Like anyone he has good and bad days. “I’ve seen a lot of grim and difficult things. One evening in Barcelona, I was sat in a small plaza watching a heroin addict get high. Later, a van drove up to collect the body. There was another incident where my few personal belongings were stolen.”
But the good times more than made up for it. “I’ve walked for up to 600km before seeing another person. I’ve been in complete solitude in the wilderness. But despite the rare glimpses of sadness, I have seen the beauty in this world. I have also made some great friends. This is a journey that continues to change.”
In particular he has really taken to fishing. “I highly recommend it,” he says, also citing the best beer he has ‘ever tried’ in a small bar in the village of Navarette in the heart of Rioja. “It’s sort of a pilsner meets a late summer red ale. Also, I saw the perfect river in which to learn all about fly fishing. I befriended a couple of local lads and watched them before trying myself. Huge trout, huge!”
Living simply and reconnecting with history has opened the world up for John.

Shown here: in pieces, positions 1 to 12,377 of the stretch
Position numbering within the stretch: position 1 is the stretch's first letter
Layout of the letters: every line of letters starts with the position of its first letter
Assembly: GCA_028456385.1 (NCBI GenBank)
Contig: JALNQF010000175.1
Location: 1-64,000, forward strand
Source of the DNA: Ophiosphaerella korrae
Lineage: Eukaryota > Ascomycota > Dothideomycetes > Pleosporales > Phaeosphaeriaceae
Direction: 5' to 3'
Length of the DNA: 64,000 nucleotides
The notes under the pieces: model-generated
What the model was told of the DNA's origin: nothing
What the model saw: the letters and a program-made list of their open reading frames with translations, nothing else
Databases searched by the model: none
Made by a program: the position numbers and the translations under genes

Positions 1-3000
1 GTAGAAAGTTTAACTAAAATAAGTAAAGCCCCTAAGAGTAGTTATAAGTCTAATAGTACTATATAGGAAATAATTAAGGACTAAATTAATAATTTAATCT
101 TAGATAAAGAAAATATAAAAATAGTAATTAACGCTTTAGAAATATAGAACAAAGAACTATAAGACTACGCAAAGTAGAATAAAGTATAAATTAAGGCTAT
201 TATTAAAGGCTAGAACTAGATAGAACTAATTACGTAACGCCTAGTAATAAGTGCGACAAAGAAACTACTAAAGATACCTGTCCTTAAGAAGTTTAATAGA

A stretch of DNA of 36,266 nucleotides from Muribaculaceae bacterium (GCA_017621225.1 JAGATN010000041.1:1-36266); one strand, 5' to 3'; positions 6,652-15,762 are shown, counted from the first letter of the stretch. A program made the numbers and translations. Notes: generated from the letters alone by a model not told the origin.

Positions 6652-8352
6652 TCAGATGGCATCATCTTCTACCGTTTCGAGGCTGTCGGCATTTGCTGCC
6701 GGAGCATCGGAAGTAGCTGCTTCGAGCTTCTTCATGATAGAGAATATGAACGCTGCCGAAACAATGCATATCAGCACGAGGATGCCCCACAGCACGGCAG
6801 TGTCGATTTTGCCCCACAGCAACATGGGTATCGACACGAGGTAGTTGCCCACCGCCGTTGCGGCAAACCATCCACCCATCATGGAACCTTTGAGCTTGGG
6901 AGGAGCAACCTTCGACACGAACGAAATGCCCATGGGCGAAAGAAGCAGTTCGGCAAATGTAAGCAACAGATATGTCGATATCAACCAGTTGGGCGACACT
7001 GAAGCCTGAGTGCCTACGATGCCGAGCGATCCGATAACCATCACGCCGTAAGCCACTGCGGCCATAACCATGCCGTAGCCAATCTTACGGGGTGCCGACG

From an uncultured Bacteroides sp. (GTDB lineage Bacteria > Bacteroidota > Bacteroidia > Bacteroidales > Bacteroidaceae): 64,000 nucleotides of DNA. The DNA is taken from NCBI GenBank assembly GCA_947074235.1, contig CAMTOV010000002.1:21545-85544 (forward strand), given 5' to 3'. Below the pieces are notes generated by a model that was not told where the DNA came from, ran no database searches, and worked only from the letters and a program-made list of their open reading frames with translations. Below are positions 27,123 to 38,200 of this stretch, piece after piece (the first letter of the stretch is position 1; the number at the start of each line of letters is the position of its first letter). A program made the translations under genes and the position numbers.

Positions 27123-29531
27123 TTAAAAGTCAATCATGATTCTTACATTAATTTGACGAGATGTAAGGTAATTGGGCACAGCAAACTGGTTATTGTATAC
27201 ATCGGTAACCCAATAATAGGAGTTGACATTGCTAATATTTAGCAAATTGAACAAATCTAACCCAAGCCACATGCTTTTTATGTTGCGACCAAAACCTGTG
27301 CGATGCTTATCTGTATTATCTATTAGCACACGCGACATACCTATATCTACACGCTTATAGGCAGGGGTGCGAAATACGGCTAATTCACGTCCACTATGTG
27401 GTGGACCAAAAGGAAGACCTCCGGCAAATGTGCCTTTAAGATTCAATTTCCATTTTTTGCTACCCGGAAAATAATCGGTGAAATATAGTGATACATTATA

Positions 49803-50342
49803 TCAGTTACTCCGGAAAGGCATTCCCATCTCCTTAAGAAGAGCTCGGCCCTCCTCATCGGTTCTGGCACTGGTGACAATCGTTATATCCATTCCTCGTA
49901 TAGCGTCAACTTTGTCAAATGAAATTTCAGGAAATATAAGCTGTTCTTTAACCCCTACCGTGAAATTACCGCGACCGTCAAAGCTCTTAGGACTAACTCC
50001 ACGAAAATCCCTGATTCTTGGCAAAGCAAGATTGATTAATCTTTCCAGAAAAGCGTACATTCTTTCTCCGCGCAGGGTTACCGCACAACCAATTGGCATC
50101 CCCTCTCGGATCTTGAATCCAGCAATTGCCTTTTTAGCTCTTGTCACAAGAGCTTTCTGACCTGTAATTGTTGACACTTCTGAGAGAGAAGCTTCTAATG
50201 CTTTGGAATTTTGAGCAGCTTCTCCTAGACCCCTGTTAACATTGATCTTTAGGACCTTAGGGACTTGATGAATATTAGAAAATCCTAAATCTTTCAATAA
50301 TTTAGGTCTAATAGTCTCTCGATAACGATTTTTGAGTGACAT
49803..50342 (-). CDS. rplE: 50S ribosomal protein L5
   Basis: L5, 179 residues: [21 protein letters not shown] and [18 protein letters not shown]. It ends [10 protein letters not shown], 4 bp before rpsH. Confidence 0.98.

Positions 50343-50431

I’m going to remain in the mountains for 12 months
He’s already thinking about his next project, an attempt to live in Northern Spain’s Ancares National Park with no cash for one year. “I’m going to remain in the mountains for 12 months. I’ll be photographing and blogging about it. I’ll be growing, gathering, fishing, preserving, and building.”
But, there is however, a slight concession to 21st Century technology: photography and his website from which he will barter anything he needs. Indeed, he will offer ceramic art, sketches, paintings, foodstuffs – chutneys and other preserves – for, say a fishing rod.
For John, travelling the alternative caminos on the Way of St. James has shaped a different spirituality than the one usually associated with the pilgrimage. He has rediscovered his childhood on the farm and found a simpler, slower way of life that might have been forgotten by city living.
To contact John, visit his blog at http://www.thelostphotographer.blogspot.com
Laura Vladimirova can be contacted at firstname.lastname@example.org